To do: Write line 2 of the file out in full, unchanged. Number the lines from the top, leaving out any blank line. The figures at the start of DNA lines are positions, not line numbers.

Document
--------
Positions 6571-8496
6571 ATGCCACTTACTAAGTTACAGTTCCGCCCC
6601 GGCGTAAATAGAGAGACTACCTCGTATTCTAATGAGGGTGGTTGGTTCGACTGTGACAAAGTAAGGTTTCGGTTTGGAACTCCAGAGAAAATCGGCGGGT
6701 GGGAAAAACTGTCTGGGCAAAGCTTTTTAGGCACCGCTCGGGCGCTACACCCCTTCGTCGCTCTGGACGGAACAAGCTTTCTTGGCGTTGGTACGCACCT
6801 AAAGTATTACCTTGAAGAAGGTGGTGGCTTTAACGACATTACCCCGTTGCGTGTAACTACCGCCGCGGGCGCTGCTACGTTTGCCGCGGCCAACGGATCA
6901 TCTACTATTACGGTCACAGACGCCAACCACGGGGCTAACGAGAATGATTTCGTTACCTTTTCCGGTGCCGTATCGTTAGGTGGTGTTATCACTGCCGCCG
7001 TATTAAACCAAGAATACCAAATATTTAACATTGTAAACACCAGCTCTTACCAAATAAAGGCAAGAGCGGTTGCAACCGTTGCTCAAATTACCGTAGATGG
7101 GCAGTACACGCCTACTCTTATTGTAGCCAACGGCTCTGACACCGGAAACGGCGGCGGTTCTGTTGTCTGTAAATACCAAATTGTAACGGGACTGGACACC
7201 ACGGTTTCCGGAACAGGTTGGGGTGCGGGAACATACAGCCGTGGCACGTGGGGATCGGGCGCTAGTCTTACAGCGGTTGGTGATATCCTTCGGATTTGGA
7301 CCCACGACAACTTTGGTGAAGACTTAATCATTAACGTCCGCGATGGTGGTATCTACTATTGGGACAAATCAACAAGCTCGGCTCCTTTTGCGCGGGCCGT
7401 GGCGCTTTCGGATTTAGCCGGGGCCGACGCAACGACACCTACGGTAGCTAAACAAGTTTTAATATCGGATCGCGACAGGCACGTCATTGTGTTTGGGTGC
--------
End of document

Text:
6571 ATGCCACTTACTAAGTTACAGTTCCGCCCC